Since the the end of the Cold War, the Indian strategic community has vigorously debated its international policies. Three broad perspectives are contending for dominance: internationalism, liberalism, and realism.
Internationalists argue that international politics can be co-operative and that a relentless commitment to negotiations, international institutions and morally informed diplomacy can trump competition and violence. Internationalists oppose alliances and want India to champion the cause of the weak and poor.
Liberals see in globalisation the means of lifting India into a first-rank power. For them, economic strength and interdependence will promote co-operation and peace. To reap the benefits of globalisation, India must align with the United States and jettison its leadership of the developing countries.
Realists insist that the world is a competitive place, co-operation is fleeting, and military power and violence are the staples of international relations. For India to be a great power, it must be a first-rate military power above all. Realists see the US as an unreliable, waning force. India must therefore look after itself.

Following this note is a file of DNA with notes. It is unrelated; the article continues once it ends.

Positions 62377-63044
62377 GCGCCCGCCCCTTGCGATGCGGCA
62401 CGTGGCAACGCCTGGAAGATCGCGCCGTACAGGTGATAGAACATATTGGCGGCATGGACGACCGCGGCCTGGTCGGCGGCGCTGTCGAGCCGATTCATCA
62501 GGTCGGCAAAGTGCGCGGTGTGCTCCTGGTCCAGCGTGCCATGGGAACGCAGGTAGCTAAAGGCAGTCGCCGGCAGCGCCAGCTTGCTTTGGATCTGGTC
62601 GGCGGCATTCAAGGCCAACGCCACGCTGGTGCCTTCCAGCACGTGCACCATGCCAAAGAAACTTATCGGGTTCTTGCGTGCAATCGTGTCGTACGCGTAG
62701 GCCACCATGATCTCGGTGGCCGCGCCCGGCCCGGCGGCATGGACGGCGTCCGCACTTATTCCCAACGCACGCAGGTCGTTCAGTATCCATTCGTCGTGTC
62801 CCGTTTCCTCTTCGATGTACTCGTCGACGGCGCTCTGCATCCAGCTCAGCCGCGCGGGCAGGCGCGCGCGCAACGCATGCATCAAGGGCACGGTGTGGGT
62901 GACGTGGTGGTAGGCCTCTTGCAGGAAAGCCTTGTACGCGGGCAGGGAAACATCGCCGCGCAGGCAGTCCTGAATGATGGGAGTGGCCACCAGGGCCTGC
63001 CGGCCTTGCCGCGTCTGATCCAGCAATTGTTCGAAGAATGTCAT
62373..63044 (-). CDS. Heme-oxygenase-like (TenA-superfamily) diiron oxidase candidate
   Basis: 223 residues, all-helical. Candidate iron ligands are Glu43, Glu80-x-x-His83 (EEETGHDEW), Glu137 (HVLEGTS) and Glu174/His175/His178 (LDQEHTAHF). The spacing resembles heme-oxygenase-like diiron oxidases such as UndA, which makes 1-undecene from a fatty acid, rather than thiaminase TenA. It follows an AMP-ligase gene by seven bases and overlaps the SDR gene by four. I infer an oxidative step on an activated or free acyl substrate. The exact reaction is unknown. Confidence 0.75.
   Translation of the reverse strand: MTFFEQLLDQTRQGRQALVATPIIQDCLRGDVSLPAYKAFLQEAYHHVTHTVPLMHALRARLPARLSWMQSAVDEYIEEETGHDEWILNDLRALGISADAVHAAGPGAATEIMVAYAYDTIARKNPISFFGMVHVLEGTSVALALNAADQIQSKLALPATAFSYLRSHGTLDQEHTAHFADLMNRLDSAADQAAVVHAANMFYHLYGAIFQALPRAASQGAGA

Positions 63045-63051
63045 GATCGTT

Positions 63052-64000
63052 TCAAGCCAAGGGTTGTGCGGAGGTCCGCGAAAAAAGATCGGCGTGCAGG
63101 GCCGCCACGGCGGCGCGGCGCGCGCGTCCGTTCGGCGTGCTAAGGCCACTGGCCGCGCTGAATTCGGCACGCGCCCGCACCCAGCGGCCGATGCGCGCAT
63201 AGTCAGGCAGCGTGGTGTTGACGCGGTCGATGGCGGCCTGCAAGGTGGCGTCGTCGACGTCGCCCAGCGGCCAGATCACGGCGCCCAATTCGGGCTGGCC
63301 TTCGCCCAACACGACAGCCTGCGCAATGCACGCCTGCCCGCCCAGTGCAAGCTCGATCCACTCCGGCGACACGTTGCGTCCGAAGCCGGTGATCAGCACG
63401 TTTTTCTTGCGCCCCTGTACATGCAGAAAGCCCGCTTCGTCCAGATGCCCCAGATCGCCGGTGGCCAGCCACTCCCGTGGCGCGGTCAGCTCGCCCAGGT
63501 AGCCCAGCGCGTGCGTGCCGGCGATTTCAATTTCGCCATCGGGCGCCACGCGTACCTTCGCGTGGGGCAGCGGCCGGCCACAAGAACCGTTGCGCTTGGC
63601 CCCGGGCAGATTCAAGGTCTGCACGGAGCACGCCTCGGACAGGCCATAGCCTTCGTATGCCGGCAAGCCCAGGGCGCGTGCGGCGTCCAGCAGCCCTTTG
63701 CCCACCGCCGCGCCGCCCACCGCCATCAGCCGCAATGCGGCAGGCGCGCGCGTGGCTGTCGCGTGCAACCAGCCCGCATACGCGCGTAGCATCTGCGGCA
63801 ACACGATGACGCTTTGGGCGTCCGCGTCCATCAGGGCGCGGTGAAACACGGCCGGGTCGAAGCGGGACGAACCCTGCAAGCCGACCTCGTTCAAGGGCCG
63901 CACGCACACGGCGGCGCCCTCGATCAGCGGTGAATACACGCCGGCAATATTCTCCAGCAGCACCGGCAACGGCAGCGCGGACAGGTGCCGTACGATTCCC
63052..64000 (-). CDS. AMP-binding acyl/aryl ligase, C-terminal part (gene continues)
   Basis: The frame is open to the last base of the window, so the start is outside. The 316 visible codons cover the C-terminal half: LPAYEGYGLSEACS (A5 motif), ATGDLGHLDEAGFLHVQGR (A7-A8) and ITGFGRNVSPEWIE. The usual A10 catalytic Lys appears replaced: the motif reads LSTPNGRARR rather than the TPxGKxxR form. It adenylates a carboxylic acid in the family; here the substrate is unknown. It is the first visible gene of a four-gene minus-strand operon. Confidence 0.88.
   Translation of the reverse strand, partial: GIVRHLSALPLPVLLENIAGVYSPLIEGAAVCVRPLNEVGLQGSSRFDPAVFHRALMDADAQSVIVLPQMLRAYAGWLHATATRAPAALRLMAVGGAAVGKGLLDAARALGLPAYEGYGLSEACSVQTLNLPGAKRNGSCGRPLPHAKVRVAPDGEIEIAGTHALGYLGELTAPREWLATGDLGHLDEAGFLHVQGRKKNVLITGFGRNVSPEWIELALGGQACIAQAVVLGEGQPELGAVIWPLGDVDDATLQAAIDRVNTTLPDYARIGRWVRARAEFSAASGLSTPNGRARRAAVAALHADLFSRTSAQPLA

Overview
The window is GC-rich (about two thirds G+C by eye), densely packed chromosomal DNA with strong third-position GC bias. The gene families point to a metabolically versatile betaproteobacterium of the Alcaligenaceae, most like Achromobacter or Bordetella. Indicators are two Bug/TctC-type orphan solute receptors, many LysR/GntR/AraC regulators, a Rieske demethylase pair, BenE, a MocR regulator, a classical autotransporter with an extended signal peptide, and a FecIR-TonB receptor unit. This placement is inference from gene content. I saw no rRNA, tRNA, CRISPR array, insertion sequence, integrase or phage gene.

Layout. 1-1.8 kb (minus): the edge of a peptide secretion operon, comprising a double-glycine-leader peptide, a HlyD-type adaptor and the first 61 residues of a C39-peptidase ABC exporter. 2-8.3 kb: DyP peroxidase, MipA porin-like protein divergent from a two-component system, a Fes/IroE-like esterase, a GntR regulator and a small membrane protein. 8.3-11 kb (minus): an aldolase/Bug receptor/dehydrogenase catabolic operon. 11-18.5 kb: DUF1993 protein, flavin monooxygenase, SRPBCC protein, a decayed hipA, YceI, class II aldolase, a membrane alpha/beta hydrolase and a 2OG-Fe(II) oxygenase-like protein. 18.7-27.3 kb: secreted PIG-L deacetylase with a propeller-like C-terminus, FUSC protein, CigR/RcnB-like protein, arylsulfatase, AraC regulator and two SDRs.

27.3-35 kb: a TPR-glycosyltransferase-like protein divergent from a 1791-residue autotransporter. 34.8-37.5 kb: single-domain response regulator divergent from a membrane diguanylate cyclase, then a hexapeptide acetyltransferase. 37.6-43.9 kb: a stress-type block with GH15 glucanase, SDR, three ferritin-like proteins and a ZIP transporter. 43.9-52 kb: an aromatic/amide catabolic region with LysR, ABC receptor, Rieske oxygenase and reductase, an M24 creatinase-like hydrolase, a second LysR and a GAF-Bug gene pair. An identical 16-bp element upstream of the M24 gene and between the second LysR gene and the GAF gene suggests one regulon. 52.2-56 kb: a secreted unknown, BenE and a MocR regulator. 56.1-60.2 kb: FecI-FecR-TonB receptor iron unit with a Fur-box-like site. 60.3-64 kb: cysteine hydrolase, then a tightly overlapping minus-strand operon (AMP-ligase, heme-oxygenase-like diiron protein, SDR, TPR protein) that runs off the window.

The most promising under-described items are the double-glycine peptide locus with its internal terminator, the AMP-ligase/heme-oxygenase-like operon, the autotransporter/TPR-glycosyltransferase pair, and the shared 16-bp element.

Internationalists suggest that nuclear proliferation in the end can only be ensured through verifiable global disarmament. Liberals would support arms control measures such as nuclear reductions, a test ban, and a fissile material cutoff. Realists oppose disarmament and want no limits on India's growing nuclear arsenal.
Internationalists would promote negotiations with Pakistan towards a regional solution of Afghanistan's troubles and bilateral deals with Islamabad on Kashmir, terrorism and other differences. Liberals would support a regional accord on Afghanistan and a bilateral deal with Pakistan, but would put regional trade and energy at the heart of any long-term solution. Realists would have India put troops into Afghanistan if necessary and use force against a terror-exporting Pakistan.
In the past decade, Indian policies have inclined towards liberalism, but as the country's power grows one can expect an intensifying debate over its international relations.
Taken from a seminar given by Professor Kanti Bajpai at Policy Network yesterday; www.foresightproject.net; www.policy-network.netReuse content